A few days ago, Andrew Gelman responded to a blog article by Ian Ayers, on the found relationship between peoples names and their profession. This relationship (amongst other similar relationship) was fund by Pelham, Mirenberg, and Jones (2002). It was found that many more dentists are called Dennis than would have been expected based on a random distribution of both first names and professions. A mini-theory on Dennis the Dentist is suggested, in which people called Dennis “gravitate toward dentistry“.
But, it this actually so special at all? Or rather: does this mini-theory hold? Gelman nicely shows that using propoer conditional probabilities, the ‘many’ dentists named Dennis, actually aren’t that numerous. Have a look for yourself on his blog: his argument is actually quite simple and elegant.
There is, I think, another reason why the mini-theory on Dennis the Dentist does not hold, and it has all to do with a man called Joe the Plumber.
A rudimentary understanding of causality tells that one can infer causality if three conditions are satisfied: 1) A relationship does indeed exist, 2) The supposed cause comes before the supposed effects, and 3) The relationship is not spurious, in the sense that something else causes both ‘variables’ between which the relationship seems to exist.
Indeed, it is argued, the temporal order seems correct. According to the mini-theory on Dennis the Dentist, people have a tendency to choose a profession that fitst their name. If I understand his blog correctly, Gelman questions the actual existence (or rather: importance) of the actual relationship. Is it actually so unlikely that a few (222 to be precise) more dentists are called Dennis, compared to the fully random distribution of names over professions? Can this not likely be explained by simple random fluctuations?
There is, I would like to add, another reason not to trust the mini-theory on Dennis the Dentist. This relates to the spuriousness of the relationship. What about the name of the father, and what about his profession? Things are rarely uncorrelated in social life, and so it is with the profession of parents, and both the names and professions of their offspring. Parents with high status professions still manage to have their children achieve relatively high status professions as well (on average, that is). But perhaps more interestingly: the names people give to their children are also bound to their social status. For those unfamiliar with this phenomenon, Steven Levitt wrote a lovely chapter about this in Freakonomics.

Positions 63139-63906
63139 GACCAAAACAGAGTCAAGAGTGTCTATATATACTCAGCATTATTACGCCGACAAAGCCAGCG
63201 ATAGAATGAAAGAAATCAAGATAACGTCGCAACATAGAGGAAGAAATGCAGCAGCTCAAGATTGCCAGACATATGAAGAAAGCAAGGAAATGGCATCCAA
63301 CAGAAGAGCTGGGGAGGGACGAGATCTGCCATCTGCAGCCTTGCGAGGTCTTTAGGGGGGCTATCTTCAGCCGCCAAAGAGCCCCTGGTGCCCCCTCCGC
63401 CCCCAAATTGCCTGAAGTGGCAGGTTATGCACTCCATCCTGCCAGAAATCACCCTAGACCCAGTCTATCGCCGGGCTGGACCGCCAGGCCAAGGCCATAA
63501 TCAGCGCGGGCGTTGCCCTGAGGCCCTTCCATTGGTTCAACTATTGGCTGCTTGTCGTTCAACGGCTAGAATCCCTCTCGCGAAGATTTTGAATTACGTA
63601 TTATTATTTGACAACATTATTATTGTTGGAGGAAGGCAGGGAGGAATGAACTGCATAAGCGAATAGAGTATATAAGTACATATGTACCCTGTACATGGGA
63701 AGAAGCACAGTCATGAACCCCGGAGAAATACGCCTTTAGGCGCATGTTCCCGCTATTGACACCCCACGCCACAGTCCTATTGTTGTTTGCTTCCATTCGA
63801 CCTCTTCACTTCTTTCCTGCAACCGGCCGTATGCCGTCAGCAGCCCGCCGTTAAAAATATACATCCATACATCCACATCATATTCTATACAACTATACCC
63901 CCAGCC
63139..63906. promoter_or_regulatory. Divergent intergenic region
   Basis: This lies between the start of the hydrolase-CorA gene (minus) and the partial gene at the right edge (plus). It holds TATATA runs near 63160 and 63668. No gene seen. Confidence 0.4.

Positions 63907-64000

So, I would like to argue, it might very well be possible that Dennis did not choose his profession to be Dentist because of given name, but has been ‘predestined’ to do so because of the preferences of his parents. And their preferences of course relate to the name they gave to Dennis, as well as the opportunities they offered him to strive for certain types of professions. In other words: I think the Dennis the Dentist correlation is spurious (if it exists at all).
On a final note, this also brings to mind the fact that, although latently, most people are quite familiar with such social phenomena as name-giving and social class. During the presidential elections, John McCain tried to address many people quite a bit lower on the social ladder compared with Dennis the Dentist. So, he sought Joe the Plumber, a move that got him quite a bit of attention. It all fitted: the hard-working, self-made man, who rose a few steps on the social ladder with his own plumbing company. This image strongly appealed to exaclty the people McCain tried to address.
But, think about this: would Dennis the Plumber have been such a strong archetype as well?
Pelham, B., Mirenberg, M., & Jones, J. (2002). Why Susie sells seashells by the seashore: Implicit egotism and major life decisions. Journal of Personality and Social Psychology, 82 (4), 469-487 DOI: 10.1037//0022-35126.96.36.1999